Sometimes stories get wrapped up in their own premise. With The Nobodies it has an intriguing premise and with this first issue you can tell there is a bigger story at work. The problem is that the story is chomping at the bit to get to that big idea all the while explaining its premise. To be clear though, it’s not a zombie story but it is a post-apocalyptic tale. What ended society as we know it? The Rapture. The story opens 30 Days Later/The Walking Dead style as a man wakes up in a hospital bed with no idea how he got there or what’s going on in the world. We have an instant break in the plot as he falls out of bed unable to walk and find his way to a wheelchair, but then by the second page he’s walking around just fine. He comes across a group of men that have picked up what looks like mother and her child. There’s something clearly wrong with the mother as the lights are on, but no one is home. Our protagonist doesn’t know what’s going on, but he wants to help; before he can do anything though he’s taken out by the butt of a gun.
He wakes up again and finds himself tied to a chair. The old man from before sticks a gun in our yet un-named protagonists face and begins interrogating him. It’s a rather pointless scene because never once does the old man listen to the answers given and feels that he’s almost “broken” the man after only three questions all of which resulted in physical violence.
Long story short Iggy (our protagonist) has woken up twenty years after his last memory and society has ended due to the rapture. The nobodies as they’re called are the left over husks of everyone that was raptured. Iggy is being monitored by unknown people who are using him for some yet unknown purpose. This part could have been more interesting, but with so much being unknown this aspect of the plot fails to grab your interest.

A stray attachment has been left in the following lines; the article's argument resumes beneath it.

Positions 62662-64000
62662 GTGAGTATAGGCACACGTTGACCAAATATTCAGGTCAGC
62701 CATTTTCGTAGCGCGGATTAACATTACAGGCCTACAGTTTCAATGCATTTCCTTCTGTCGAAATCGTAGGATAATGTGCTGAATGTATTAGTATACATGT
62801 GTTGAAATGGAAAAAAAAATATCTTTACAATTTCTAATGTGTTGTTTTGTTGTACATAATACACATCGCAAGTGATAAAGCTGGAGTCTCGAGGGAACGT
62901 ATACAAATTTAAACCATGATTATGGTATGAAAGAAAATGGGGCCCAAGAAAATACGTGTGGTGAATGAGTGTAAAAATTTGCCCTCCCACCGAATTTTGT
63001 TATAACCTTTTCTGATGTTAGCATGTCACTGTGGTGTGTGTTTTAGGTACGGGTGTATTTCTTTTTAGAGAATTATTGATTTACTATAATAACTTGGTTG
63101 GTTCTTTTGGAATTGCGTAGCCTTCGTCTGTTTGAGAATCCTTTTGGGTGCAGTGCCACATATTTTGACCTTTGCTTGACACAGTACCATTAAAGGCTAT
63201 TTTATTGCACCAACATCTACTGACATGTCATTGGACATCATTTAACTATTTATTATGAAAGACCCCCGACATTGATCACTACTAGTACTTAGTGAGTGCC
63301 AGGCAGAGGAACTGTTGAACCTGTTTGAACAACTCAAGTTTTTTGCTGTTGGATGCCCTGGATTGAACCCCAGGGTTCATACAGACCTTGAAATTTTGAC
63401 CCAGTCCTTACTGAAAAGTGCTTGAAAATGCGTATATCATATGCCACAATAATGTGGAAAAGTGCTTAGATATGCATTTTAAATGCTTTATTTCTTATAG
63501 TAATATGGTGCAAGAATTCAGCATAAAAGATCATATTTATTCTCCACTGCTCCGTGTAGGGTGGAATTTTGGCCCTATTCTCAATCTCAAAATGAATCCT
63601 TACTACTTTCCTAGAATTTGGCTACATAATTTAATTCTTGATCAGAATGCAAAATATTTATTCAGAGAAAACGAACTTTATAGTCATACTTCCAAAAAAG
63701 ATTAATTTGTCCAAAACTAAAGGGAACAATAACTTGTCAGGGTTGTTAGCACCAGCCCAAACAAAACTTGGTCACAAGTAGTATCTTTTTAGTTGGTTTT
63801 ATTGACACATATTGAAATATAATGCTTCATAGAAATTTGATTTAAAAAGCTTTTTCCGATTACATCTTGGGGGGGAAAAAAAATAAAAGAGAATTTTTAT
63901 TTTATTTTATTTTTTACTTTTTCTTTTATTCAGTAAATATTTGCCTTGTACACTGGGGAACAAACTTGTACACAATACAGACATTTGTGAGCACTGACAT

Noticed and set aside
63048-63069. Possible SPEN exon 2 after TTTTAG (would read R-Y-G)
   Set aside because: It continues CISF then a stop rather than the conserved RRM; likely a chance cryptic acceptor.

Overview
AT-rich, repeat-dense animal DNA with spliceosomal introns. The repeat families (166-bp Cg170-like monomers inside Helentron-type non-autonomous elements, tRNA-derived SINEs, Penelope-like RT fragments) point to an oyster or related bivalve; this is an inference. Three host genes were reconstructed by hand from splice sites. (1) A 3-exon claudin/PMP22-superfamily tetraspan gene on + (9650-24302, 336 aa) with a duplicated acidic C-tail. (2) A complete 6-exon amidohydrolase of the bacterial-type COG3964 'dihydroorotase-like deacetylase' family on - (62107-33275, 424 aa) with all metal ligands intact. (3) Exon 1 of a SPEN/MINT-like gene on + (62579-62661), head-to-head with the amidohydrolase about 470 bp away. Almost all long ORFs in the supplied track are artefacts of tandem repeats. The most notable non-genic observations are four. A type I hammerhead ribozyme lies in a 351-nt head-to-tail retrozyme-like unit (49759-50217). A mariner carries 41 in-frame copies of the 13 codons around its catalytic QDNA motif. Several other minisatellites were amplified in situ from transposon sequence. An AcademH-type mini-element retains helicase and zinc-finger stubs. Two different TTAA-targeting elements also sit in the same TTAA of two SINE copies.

What really harms this story is the opening. The story doesn’t spend any time alone with Iggy after he’s woken up. He just wakes up crawls to a wheelchair and then we find him walking around. I didn’t know why he was confused any more than the characters he was dealing with know why he’s confused. I got that he wasn’t up to speed on everything because the opening is similar to the aforementioned movie and comic, but that was about it.
The thing that instantly lost me and turned me off about this story was the implied rape scene in the beginning. What was worse was the old man who finds Iggy calls him a pervert for “watching” as four men are about to have their way with a women in the middle of a street. I don’t care that within the confines of the story this women is just a husk, if anything that makes it worse. If that wasn’t enough, Iggy goes from enemy to friend with this old man after he helps him kills some other characters later on. I was done with the old man after his first appearance so sticking around with him was not a good experience.
Interesting premise or not, rape ended up being the first thing we experienced with the story and it served no purpose. The men were there to gather up a nobody for a scientist to study, her abduction alone was enough to get Iggy involved. Eventually the story mellows out, but I couldn’t forgive the choppy and inexcusable opening.
For a story like this the opening is the most important aspect of building the plot and interest. Unfortunately The Nobodies chose to rush through the opening to focus on its premise and that hurt it in the long run. This is just my opinion so check it out for yourself.
Writer: John Vinson Artist/Inker: Ger Curti Price: $1.99 Release Date: 2/12/14